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C Section or Natural Birth: Know the Risks

On Behalf of | Jul 20, 2020 | Birth Trauma

Before delivery, pregnant women should have a birthing plan in place and discuss the risks of natural birth and Caesarean section with their doctor.

Understanding the Risks of Childbirth

When a woman gives birth, the baby can come into the world in one of two ways – a vaginal birth or a surgical delivery by Caesarean section. To ensure the best outcome for mother and baby, it is important for the mother to understand the risks and benefits of both types of delivery.

Expectant mothers often prefer a vaginal birth over a Caesarean section, but this is not always possible. Both vaginal birth and C-section procedures have risks and benefits that can impact labor and delivery. While natural birth usually requires a longer labor, a C-section requires a longer recovery.

Vaginal Birth

A vaginal birth typically means less time in the hospital and faster recovery than a C-section. A vaginal birth helps women avoid surgical procedures that pose associated risks such as infections, scarring, internal bleeding, reactions to anesthesia, and prolonged pain. Vaginal births have no residual effects from anesthesia and surgery, so mothers can hold their babies and breast feed much sooner.

Caesarean Section

A C-section may be planned in advance or done as a medical emergency during delivery, usually as the result of birth complications.

  • Elective C-section – Doctors often plan for a C-section when there are medical reasons that prevent safe vaginal delivery or pose harm to mother or child. Elective C-sections are often performed under the following conditions: previous C-section; multiple births; a large baby; breech position (the baby is feet-first instead of head-first); and maternal medical issues like diabetes, high blood pressure, or heart disease.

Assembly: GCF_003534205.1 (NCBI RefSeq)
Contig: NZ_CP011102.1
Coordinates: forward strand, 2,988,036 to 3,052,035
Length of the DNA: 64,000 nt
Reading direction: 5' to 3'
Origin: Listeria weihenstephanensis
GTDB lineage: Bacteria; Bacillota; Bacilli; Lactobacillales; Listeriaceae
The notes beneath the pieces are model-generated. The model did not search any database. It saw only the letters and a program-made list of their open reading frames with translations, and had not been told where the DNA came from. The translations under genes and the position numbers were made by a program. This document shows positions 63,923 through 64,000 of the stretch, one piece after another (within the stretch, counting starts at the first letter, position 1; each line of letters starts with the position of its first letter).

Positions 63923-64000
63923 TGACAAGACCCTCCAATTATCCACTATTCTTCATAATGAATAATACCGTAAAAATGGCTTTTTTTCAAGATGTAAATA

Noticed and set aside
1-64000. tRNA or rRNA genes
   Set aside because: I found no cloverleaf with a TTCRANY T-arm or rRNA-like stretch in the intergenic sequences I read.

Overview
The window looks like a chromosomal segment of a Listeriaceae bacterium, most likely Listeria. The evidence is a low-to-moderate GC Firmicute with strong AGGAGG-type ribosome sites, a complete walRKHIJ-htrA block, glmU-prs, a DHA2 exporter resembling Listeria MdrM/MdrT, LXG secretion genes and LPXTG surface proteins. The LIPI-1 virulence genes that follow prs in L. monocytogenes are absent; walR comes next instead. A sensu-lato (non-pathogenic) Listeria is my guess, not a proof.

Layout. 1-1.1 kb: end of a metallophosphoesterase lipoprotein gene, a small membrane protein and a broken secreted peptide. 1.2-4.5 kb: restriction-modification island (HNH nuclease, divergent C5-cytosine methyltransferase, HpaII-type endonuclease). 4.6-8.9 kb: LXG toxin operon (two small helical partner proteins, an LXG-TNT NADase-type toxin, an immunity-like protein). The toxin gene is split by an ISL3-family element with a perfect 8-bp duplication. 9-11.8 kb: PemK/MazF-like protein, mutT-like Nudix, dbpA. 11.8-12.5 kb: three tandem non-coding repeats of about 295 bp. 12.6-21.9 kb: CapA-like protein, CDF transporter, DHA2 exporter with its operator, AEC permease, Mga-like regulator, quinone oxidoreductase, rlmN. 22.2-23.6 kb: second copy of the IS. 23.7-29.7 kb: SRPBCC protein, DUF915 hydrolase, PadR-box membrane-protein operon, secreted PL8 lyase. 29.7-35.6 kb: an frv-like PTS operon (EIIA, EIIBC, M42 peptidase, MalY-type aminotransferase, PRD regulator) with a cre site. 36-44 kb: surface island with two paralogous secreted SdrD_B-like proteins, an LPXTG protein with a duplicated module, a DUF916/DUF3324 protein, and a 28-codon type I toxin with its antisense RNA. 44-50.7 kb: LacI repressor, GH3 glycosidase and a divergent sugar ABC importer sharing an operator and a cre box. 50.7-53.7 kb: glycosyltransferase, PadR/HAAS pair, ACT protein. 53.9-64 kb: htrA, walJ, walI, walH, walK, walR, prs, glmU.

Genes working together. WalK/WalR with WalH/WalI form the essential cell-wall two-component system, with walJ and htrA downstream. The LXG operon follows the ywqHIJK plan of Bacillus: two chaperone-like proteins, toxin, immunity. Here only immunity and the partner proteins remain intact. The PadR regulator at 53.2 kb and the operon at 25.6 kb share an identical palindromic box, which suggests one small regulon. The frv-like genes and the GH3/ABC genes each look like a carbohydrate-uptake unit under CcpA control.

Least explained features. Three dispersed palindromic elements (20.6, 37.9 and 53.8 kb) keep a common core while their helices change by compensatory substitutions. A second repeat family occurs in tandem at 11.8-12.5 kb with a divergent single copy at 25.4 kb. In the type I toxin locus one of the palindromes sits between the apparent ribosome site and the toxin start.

• Emergency C-section – In some cases, something goes wrong during labor, which requires an emergency C-section. Such cases include: abnormal progression of labor; fetal distress; placental abruption; and prolapsed umbilical cord. An emergency C-section can be life-saving for both mother and baby.

Throughout pregnancy, labor, and childbirth, the ultimate goal is a healthy mother and baby. Understanding the risks of both vaginal births and C-sections will make childbirth much safer and less stressful. Although C-sections are often controversial, they save many lives and prevent many serious birth injuries seen by medical malpractice attorneys. One-third of all babies are born through C-section to ensure a safemedical-malpractice/ delivery and a healthy mother and child.